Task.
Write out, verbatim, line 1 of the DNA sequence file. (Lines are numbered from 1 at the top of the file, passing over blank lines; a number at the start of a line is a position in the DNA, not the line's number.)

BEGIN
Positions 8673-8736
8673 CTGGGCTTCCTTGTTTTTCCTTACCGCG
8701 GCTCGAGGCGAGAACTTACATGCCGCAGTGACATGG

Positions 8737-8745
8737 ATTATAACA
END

Positions 8673-8736